U.S. Department of Agriculture: Agricultural Research Service, Lincoln, Nebraska


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Dickey AM, Smith TPL, Clawson ML et al. Classification of small ruminant lentivirus subtype A2, subgroups 1 and 2 based on whole genome comparisons and complex recombination patterns [version 1; peer review: awaiting peer review] F1000Research 2020, 9:1449 https://doi.org/10.12688/f1000research.27898.1


Copyright: © 2020 Dickey AM et al. This is an open access article distributed under the terms of the Creative Commons Attribution License


Background: Small ruminant lentiviruses (SRLVs) cause a multisystemic chronic wasting disease in sheep across much of the world. SRLV subtype A2 is prevalent in North America and further classified into multiple subgroups based on variation in the group antigens gene (gag) and envelope (env) genes. In sheep, the ovine transmembrane protein 154 (TMEM154) gene is associated with SRLV susceptibility. Ewes with at least one copy of TMEM154 encoding a fulllength protein with glutamate at position 35 (E35; haplotypes 2 and 3), are highly susceptible to SRLV infection while ewes with any combination of TMEM154 haplotypes which encodes lysine (K35; haplotype 1), or truncated proteins (haplotypes 4 and 6) are several times less so. A2 subgroups 1 and 2 are associated with host TMEM154 genotypes; subgroup 1 with the K35/K35 genotype and subgroup 2 with the E35/E35 genotype.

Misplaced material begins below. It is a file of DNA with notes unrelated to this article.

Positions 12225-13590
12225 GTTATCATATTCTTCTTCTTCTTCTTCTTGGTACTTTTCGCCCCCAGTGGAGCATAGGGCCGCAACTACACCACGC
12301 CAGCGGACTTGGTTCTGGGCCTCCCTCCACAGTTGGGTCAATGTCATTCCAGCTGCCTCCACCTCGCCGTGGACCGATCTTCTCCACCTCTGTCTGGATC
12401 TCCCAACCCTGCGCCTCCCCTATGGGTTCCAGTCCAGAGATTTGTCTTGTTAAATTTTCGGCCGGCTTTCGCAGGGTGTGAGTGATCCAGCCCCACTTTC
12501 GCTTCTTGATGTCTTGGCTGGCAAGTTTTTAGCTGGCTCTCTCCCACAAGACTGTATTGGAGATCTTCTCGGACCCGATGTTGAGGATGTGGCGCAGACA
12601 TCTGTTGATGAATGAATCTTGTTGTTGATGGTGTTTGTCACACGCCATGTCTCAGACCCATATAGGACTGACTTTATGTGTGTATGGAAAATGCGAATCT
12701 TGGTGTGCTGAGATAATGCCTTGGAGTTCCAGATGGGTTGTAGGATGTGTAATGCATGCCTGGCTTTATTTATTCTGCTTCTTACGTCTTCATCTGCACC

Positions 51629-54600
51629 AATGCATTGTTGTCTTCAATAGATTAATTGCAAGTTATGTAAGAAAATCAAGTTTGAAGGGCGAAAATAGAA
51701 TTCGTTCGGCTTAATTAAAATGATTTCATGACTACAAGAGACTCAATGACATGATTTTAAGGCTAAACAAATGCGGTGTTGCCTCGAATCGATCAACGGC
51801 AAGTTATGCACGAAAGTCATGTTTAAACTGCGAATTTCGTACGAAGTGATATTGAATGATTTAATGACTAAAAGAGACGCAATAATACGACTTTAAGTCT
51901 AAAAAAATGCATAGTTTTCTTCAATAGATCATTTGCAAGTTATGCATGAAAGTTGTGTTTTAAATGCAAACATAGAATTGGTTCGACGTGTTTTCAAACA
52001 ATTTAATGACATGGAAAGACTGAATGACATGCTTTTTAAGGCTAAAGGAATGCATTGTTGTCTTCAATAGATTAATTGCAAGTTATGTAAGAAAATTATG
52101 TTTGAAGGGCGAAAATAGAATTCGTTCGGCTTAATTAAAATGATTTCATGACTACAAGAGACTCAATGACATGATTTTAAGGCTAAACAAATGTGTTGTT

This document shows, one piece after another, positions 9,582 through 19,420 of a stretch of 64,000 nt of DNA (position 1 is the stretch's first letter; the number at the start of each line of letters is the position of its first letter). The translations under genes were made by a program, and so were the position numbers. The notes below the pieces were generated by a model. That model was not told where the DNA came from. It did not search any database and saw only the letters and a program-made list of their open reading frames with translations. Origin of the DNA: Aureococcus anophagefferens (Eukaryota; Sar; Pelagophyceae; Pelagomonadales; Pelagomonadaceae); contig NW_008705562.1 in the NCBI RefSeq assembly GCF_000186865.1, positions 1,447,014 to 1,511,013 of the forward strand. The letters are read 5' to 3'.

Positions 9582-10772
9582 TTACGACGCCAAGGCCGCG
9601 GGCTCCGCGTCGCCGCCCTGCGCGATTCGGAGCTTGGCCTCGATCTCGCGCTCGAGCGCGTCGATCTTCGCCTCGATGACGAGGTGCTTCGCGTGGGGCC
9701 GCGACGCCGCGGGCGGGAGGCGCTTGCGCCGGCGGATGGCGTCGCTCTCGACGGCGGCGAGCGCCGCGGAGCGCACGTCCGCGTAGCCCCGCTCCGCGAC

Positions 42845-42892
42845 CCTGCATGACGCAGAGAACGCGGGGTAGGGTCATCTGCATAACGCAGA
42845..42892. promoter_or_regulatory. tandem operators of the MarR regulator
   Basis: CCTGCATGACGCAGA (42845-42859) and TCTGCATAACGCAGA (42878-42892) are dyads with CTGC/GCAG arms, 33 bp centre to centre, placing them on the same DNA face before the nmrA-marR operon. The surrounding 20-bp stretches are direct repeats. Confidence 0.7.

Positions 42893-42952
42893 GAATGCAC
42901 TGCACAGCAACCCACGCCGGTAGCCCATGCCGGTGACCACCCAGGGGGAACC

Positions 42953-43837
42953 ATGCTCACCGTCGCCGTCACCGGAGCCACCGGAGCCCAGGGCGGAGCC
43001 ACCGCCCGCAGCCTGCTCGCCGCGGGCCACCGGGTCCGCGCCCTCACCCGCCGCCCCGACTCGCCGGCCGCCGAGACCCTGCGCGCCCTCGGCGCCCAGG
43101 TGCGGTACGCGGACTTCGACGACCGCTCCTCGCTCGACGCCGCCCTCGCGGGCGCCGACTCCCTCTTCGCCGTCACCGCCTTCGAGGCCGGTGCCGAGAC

Methods: The goals of this study were to analyze sequence variation within and among SRLV subtype A2 subgroups 1 and 2 and to identify genome-scale recombination patterns. This was done using full-length assemblies of virus samples.

Results: Consensus viral genomes were assembled for 23 infected sheep, including animals of assorted TMEM154 genotypes comprised of haplotypes 1, 2, or 3. Viral genome analysis identified viral subgroups 1 and 2 among the samples, and revealed additional substructure within subgroup 2 based on models predicting complex patterns of recombination between the two subgroups in several genomes. Animals with evidence of dual subgroup infection also possessed the most diverse quasi-species and the most highly recombined genomes.

Conclusions: The viral subgroup framework developed to classify SRLV consensus genomes along a continuum of recombination suggests that animals with the TMEM154 E35/K35 genotype may represent a reservoir for producing viral genomes representing recombination between A2 subgroups 1 and 2.